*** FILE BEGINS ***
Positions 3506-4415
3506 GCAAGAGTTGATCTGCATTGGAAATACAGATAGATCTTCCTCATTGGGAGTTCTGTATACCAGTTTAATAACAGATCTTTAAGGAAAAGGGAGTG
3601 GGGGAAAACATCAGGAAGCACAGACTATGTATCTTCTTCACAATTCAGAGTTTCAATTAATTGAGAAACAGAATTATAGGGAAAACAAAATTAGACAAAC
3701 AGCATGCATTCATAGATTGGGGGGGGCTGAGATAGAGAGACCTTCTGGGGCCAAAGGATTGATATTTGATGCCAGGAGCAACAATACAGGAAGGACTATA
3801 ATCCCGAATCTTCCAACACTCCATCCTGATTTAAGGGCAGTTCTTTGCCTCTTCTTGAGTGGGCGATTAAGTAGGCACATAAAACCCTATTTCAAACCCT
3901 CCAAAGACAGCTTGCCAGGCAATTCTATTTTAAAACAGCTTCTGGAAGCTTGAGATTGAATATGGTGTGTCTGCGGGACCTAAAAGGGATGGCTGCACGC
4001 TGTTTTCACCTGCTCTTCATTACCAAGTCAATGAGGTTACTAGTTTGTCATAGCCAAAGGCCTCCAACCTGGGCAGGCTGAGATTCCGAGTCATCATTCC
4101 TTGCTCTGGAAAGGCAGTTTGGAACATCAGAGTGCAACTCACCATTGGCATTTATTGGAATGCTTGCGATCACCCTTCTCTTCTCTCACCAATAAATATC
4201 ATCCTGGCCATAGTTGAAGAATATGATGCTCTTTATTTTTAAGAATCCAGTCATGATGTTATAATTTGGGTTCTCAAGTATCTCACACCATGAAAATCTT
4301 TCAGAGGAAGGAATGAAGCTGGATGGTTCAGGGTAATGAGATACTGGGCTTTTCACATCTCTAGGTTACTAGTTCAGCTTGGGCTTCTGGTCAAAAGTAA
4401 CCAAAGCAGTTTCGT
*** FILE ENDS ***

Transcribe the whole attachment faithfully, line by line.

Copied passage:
Positions 3506-4415
3506 GCAAGAGTTGATCTGCATTGGAAATACAGATAGATCTTCCTCATTGGGAGTTCTGTATACCAGTTTAATAACAGATCTTTAAGGAAAAGGGAGTG
3601 GGGGAAAACATCAGGAAGCACAGACTATGTATCTTCTTCACAATTCAGAGTTTCAATTAATTGAGAAACAGAATTATAGGGAAAACAAAATTAGACAAAC
3701 AGCATGCATTCATAGATTGGGGGGGGCTGAGATAGAGAGACCTTCTGGGGCCAAAGGATTGATATTTGATGCCAGGAGCAACAATACAGGAAGGACTATA
3801 ATCCCGAATCTTCCAACACTCCATCCTGATTTAAGGGCAGTTCTTTGCCTCTTCTTGAGTGGGCGATTAAGTAGGCACATAAAACCCTATTTCAAACCCT
3901 CCAAAGACAGCTTGCCAGGCAATTCTATTTTAAAACAGCTTCTGGAAGCTTGAGATTGAATATGGTGTGTCTGCGGGACCTAAAAGGGATGGCTGCACGC
4001 TGTTTTCACCTGCTCTTCATTACCAAGTCAATGAGGTTACTAGTTTGTCATAGCCAAAGGCCTCCAACCTGGGCAGGCTGAGATTCCGAGTCATCATTCC
4101 TTGCTCTGGAAAGGCAGTTTGGAACATCAGAGTGCAACTCACCATTGGCATTTATTGGAATGCTTGCGATCACCCTTCTCTTCTCTCACCAATAAATATC
4201 ATCCTGGCCATAGTTGAAGAATATGATGCTCTTTATTTTTAAGAATCCAGTCATGATGTTATAATTTGGGTTCTCAAGTATCTCACACCATGAAAATCTT
4301 TCAGAGGAAGGAATGAAGCTGGATGGTTCAGGGTAATGAGATACTGGGCTTTTCACATCTCTAGGTTACTAGTTCAGCTTGGGCTTCTGGTCAAAAGTAA
4401 CCAAAGCAGTTTCGT